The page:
Presentation Speech by Professor K.B. Hasselberg, President of the Royal Swedish Academy of Sciences, on December 10, 1908
Your Majesty, Your Royal Highnesses, Ladies and Gentlemen.
The Royal Academy of Sciences has awarded the Nobel Prize for Physics for 1908 to Professor Gabriel Lippmann of the Sorbonne for his method, based on the phenomenon of interference, which permits the reproduction of colours by photography.
Even before 1849, when the art of photographic reproduction was discovered by the pioneers of Science, Niepce, Daguerre, Talbot and others, the question of means of rendering and of fixing colours on the photographic plate has loomed large. It looked as though the answer was at hand when Edmond Becquerel showed that a silver plate coated with a thin layer of silver chloride coloured up under the action of light with a colour corresponding to that of the light used. This observation led no further. Becquerel had no explanation for the origin of the colours nor did he find a means of fixing them on the plate. They passed off rapidly and so his method, being thus of no practical use, failed to win the attention it undoubtedly deserved.
One explanation for the origin of Becquerel’s coloured images was given in 1868 by the German Wilhelm Zenker and then taken further by the Nobel Prize winner Lord Rayleigh. According to this explanation, the colour phenomenon is due to standing light waves that by chemical action form grains of silver metal from the silver chloride. Colour is an interferential phenomenon produced by the reflection of light on this silver layer.
The phenomenon thus became of theoretical interest. If the truth of this theory could be shown, the work of Becquerel would afford further proof of the correctness of our concept of light considered as the result of vibratory movement, since one of the fundamental phenomena of vibratory movement – the standing wave – would thus be verified for light. It was, however, not until 1890 that Otto Wiener by a particularly fine experiment furnished conclusive evidence of the correctness of Zenker’s theory.
It was now possible to reproduce pictures in more or less exact colours but still not stable. Explanation had also been found for the origin of these pictures. It was still not time to talk of photographic reproduction of the colour of objects and their fixation. This was the point reached when Professor Lippmann in 1891 communicated to the Paris Academy of Sciences his sensational work Colour Photography.
The main features of the Lippmann method are doubtless fairly well known. On plane glass a layer sensitive to light is spread, consisting of gelatine emulsion, silver nitrate, and potassium bromide. To this sensitive layer a layer of mercury is applied, forming a mirror. This is exposed in the dark room in such a way that the glass side of the plate is turned towards the objective. During exposure light has to pass through the glass first, then penetrate the imprint layer and encounter the reflecting surface of the mercury, which throws it back. These incident and reflected light waves form what are called standing waves, characterized by a series of maxima and minima of illumination, distant from each other by half a wavelength of the incident light. Once the plate is developed, fixed, and dried by normal processes, there will be found in the layer of gelatine planes of reduced silver whose reciprocal distances depend on the wavelength – that is to say, on the colour of the light which produced the image. Let us suppose that white light falls in the normal way on a photographic plate disposed as we have described. The ray will be reflected by the different planes of silver and, following known laws of interference of light in thin laminae, the foil will appear coloured – and coloured with the same colour as the light that gave rise to the corresponding photographic print. The reproduction of colours is thus being carried out hereby the same way as in soap bubbles and thin laminae in general, with additional strengthening by the existence of successive planes. The effect of colour in Lippmann’s experiments does not therefore arise from pigment colours. We have to do with what are called virtual colours, unalterable in composition and bright for as long as the photographic plate is intact. Thus Lippmann’s photographs show up favourably in comparison with later attempts at solving this problem of colour reproduction – Lumière’s photographs – so-called three-colour photographs, obtained by using pigment colours, a delightful discovery, which owing to the simplicity of the operational method has rightly won a large measure of popularity.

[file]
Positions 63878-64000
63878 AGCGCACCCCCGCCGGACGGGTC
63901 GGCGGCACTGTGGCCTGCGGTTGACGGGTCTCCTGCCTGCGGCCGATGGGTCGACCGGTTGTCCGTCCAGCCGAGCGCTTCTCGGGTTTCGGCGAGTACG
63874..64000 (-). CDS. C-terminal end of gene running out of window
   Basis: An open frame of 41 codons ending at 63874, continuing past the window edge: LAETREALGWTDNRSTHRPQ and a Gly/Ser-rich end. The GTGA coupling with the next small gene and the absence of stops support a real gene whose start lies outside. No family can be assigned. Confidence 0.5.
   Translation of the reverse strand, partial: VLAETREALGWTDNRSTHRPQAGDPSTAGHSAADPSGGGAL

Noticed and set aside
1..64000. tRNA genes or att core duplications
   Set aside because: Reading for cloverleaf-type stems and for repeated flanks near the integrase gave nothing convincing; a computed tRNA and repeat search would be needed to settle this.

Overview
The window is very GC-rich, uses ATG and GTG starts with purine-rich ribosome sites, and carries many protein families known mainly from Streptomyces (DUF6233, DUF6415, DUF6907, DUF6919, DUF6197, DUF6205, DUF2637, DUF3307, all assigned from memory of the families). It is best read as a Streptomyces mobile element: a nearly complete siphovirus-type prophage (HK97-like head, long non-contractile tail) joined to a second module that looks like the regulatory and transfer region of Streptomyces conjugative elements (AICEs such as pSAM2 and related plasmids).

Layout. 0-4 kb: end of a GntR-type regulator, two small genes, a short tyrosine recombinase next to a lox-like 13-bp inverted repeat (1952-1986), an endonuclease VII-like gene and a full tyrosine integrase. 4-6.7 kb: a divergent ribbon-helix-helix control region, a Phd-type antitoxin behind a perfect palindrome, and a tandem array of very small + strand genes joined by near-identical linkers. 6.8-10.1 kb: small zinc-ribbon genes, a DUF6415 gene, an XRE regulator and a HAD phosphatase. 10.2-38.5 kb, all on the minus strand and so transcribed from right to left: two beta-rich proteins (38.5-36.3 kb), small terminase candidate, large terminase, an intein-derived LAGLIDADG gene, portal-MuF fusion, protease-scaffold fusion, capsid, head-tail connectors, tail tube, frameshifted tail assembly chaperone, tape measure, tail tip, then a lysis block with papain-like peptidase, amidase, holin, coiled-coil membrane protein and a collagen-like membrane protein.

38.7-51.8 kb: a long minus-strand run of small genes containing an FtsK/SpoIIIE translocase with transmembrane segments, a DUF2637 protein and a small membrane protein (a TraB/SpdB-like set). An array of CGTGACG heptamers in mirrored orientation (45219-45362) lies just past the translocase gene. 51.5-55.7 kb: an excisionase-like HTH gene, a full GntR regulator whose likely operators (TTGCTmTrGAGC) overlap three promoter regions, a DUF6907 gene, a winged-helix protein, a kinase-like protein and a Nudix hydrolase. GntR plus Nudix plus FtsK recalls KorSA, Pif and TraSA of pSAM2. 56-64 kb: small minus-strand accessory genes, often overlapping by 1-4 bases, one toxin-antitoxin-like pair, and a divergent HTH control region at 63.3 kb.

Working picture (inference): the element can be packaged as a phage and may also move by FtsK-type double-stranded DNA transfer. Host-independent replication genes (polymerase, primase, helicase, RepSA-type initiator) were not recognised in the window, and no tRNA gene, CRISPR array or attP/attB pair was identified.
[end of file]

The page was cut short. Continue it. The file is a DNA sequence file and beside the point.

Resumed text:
One glance at the illustrated works of our day, both in the domain of science and of art and industry, is enough to show the key position of photographic reproduction in present-day life. Lippmann’s colour photography marks a further step forward, which is of great importance, in the art of photography, since his method has been the first to give us the means of presenting to posterity in unalterable picture form not only the shape of an object with its play of light and shade but its colours as well.
Through sustained effort directed towards his end and through his complete grasp of all the resources that physics can offer, Professor Lippmann has created this elegant method of obtaining images which combine stability with colorific splendour. This achievement the Royal Academy of Sciences has considered worthy of the award of the Nobel Prize for Physics for 1908.
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